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February 17: The Armory Show

Lawrence Bush
February 17, 2010

armory_showCamille Pisarro, Paul Burlin, Elie Nadelman, Jo Davidson, Abraham Walkowitz, and William Zorach were among the Jewish artists represented at the Armory Show in New York City, which opened on this day in 1913 and introduced America to the avant-garde of the art world. Known officially as the International Exhibition of Modern Art, the show took place at the Armory of the 69th Regiment (Lexington Ave between 25th and 26th). Among the participating European painters were Paul Cezanne, Paul Gaugin, Pablo Picasso, Henri Matisse, Edvard Munch, Marcel Duchamp, Vincent Van Gogh and Wassily Kandinsky; among the many Americans were Mary Cassatt, Stuart Davis, Edward Hopper, and James Whistler. Four thousand guests visited the armory on opening night, and the exhibition, which moved to Chicago in March of 1913, created a seismic shift in American perceptions of modernism.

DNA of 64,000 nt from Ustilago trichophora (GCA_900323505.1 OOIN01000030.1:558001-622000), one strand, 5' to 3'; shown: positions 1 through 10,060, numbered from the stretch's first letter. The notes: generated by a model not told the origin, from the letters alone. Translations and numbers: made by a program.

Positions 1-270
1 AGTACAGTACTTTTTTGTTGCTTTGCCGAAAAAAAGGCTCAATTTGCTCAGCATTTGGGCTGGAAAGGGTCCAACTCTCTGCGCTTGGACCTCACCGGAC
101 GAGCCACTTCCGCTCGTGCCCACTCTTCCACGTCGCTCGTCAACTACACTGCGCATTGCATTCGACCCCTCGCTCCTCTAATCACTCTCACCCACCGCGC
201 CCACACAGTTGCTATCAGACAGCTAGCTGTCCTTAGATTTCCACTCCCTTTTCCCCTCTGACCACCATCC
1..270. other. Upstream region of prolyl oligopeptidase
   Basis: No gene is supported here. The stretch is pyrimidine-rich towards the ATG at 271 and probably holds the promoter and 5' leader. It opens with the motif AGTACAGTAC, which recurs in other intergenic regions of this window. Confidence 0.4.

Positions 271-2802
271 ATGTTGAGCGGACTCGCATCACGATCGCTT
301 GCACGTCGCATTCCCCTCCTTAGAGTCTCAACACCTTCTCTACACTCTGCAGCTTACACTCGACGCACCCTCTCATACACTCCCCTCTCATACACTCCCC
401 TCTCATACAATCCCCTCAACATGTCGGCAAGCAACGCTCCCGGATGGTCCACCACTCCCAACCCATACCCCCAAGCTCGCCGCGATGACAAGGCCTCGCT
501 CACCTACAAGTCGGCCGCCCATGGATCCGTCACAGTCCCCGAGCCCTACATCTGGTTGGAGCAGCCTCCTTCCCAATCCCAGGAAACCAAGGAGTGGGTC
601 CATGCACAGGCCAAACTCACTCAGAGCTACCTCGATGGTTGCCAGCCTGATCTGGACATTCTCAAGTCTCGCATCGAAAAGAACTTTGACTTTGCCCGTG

“I would say to every young artist of great talent: live art, sleep art, think art, talk art, write art, in other words, marry art. Treasure talent in yourself and allow nothing to degrade it.” —William Zorach

​​​​Lawrence Bush edited Jewish Currents from 2003 until 2018. He is the author of Bessie: A Novel of Love and Revolution and Waiting for God: The Spiritual Explorations of a Reluctant Atheist, among other books. His new volume of illustrated Torah commentaries, American Torah Toons 2, is scheduled for publication this year.